February 01, 2012

I'm literate!

I need a new working hours hobby. I'm getting very bored of reading newspapers and need something a little more entertaining. Not that my daily dose of Tim's writing isn't entertaining, but it just doesn't fill a lot of time. I'd be much happier if he came out with fifty pages a day, although I'm sure I'd get bored with his style eventually. I do plan on working here for a while, after all. I think I need to follow some blogs or something and I am certainly open to suggestions.

One thing I've always wanted to do is keep track of the books I read in a year. Since I pretty much learned to read I've just devoured books. I'm not a super speedy reader but I do enjoy it. In elementary school I'd read whatever there was especially Eric Wilson, who came up in a conversation I had today. I had to Google his name to be sure I remembered it right, but I nailed it. They were not only exciting, but Canadian, and I even got to meet him once. Stuff like that is a BIG deal when you're a pre-teen.

 In school we always had to read books but I never did. I only remember ever reading one full book that was required in a class, A Prayer for Owen Meany. I liked it well enough, and loved Simon Birch so I actually put in the effort in grade 11 to get it done. It wasn't great, but it was good, although Irving really pushed the limit on foreshadowing. I bought a copy of it at the TC book sale last year to add to my collection.

I read less when I was in university for obvious reasons but started to do it more in the last two years of my program. Since graduation I've been reading so much and it's been glorious. Sometimes I read in my time off but generally I stick to in the morning while I eat my Cheerios, at night while I'm in bed, and then on my lunch breaks. It's amazing how that time can add up.

I started Confessor just after Christmas but I finished it in the first week of January. It was big and a little dry so it took me a couple weeks or so to get through. It was the twelfth book in a series that now has a spinoff and I was ready to finish it off. It wasn't great, the quality of the series started to seriously go downhill after the third or fourth book, but it wasn't bad. It was epic in its length but not its contents. Terry Goodkind was really into the happy endings and it was only the tenth and eleventh books that didn't end so victoriously but they were very predictable until that point. How do you end a twelve book series where it looks like the good guys can't possibly prevail? You make weird stuff happen. I wasn't really satisfied with the finale but it was fitting enough.

After that I read Bridget Jones: The Edge of Reason. In case you weren't aware, I tend to read chick-lit and fantasy books almost exclusively. Like the first book, it was totally entertaining. The reviews on the back cover were right, too; it went by faster than its predecessor and was hilarious. It was funny but not so much that I'd abandon all reason and actually laugh out loud or anything.

I finished Neverwhere by Neil Gaiman on Friday morning. I like the title because it reminds me of Will Shetterly's Elsewhere and Nevernever books from the Borderland series. I spent an obscene amount of money on used books to complete my Borderland series when I first got a credit card. If you're into fantasy with a modern day twist I highly recommend the series, or at least the two Shetterly books, because it is a compilation of different authors. I know the GVPL has them. Good luck finding them anywhere else.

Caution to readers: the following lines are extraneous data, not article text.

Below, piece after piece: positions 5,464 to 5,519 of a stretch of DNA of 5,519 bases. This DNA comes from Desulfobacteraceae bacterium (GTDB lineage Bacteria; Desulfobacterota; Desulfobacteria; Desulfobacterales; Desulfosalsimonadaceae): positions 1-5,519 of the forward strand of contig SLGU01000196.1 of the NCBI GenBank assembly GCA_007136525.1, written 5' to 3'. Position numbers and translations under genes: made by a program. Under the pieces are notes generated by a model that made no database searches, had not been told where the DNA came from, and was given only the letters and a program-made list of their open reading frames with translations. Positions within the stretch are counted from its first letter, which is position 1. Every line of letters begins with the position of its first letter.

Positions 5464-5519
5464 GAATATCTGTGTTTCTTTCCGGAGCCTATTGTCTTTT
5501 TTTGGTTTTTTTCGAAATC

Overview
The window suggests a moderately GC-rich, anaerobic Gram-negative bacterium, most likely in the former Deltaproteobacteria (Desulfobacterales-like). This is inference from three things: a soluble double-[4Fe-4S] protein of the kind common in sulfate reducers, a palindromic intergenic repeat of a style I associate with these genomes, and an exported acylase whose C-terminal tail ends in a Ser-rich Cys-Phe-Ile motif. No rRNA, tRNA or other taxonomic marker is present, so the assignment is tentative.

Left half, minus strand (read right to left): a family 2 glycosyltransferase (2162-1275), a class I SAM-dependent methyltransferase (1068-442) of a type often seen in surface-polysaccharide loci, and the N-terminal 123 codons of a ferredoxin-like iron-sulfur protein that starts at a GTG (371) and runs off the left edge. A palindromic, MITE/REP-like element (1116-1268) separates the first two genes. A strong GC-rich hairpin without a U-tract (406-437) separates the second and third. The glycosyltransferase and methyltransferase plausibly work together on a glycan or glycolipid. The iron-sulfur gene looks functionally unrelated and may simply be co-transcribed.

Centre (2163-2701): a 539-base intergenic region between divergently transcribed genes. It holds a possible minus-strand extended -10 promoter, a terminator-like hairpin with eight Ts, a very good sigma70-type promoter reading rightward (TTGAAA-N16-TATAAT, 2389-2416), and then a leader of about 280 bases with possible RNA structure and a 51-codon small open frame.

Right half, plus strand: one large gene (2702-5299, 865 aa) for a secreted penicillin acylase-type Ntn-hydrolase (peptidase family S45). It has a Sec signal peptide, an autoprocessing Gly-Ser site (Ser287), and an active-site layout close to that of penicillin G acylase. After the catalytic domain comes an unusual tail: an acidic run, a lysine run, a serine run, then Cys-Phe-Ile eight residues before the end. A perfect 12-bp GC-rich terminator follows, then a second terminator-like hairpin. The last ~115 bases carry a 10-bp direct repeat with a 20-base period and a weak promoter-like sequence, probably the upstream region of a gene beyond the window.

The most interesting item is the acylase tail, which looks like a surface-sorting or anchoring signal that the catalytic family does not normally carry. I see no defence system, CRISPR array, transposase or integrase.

So Neverwhere, right? My dad recommended it as an easy read that was really good. It crossed the line between modern day reality and fantasy which isn't something I normally go for, with the exception of Harry Potter and the Borderland series. I've read  Stardust by Gaiman before and remember thinking the movie was superior. I just don't like his writing style. I find it weird and it just doesn't draw me in. I also never got really attached to any of the characters so it was hard to care about what happened to them.

Now I'm reading The Girl with the Dragon Tattoo. I know it's super popular and trendy, but books are big for a reason. Harry Potter? I was hesitant at first but of course got sucked in. Twilight was the same thing. Is it stupid? Absolutely. Did it get me through second year winter exams? You know it.

The Girl with the Dragon Tattoo is really good so far. I'm not quite halfway through it yet and I had a hard time at first with the location. It takes place in Sweden. I've been to Sweden. I almost got lost and stranded in Stockholm in the middle of the freezing cold night once, but I've been there. I spent roughly 48 hours in the country and they included taking the wrong bus, getting poor travel directions, nearly getting stranded several times, hopping on a train with no ticket that I should have by all rights missed, almost missing my connecting train, and making friends with a very friendly train ticket taker man (I'm sure there's a title there that I just can't think of) who essentially rescued me. It was a whirlwind experience that brought me close to panic but I persevered! I'm not really an adventurous person so it was way out of my comfort zone. It all worked out, though, and that was nothing short of outside intervention, I'm sure.

Why bring up my trip to Sweden? Early on in the book one of the characters goes on a train for a ride. I started remembering my experiences on the Swedish rail system and it was making me squirm. It's funny how an uncomfortable memory can have so much effect four years later. It's another one of those moments that needs to be laughed at, although I feel like I could tell it like a harrowing tale of adventure and stowaways. I'm hardcore like that.

Standby for future long winded book reviews coming at you in the future.

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